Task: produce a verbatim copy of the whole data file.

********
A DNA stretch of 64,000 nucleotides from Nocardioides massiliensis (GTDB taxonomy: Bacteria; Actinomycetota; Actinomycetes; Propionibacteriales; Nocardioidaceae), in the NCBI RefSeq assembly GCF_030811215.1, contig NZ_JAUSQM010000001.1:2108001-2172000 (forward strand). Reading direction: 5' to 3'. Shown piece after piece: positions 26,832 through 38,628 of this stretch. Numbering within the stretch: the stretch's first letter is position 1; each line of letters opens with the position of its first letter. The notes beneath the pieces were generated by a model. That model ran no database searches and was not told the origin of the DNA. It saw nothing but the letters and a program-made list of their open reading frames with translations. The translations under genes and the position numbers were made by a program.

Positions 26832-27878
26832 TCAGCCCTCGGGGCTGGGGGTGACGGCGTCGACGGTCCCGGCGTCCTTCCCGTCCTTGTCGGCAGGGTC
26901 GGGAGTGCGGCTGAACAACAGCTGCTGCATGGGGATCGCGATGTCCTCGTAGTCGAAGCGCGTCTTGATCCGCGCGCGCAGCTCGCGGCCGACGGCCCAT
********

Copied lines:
A DNA stretch of 64,000 nucleotides from Nocardioides massiliensis (GTDB taxonomy: Bacteria; Actinomycetota; Actinomycetes; Propionibacteriales; Nocardioidaceae), in the NCBI RefSeq assembly GCF_030811215.1, contig NZ_JAUSQM010000001.1:2108001-2172000 (forward strand). Reading direction: 5' to 3'. Shown piece after piece: positions 26,832 through 38,628 of this stretch. Numbering within the stretch: the stretch's first letter is position 1; each line of letters opens with the position of its first letter. The notes beneath the pieces were generated by a model. That model ran no database searches and was not told the origin of the DNA. It saw nothing but the letters and a program-made list of their open reading frames with translations. The translations under genes and the position numbers were made by a program.

Positions 26832-27878
26832 TCAGCCCTCGGGGCTGGGGGTGACGGCGTCGACGGTCCCGGCGTCCTTCCCGTCCTTGTCGGCAGGGTC
26901 GGGAGTGCGGCTGAACAACAGCTGCTGCATGGGGATCGCGATGTCCTCGTAGTCGAAGCGCGTCTTGATCCGCGCGCGCAGCTCGCGGCCGACGGCCCAT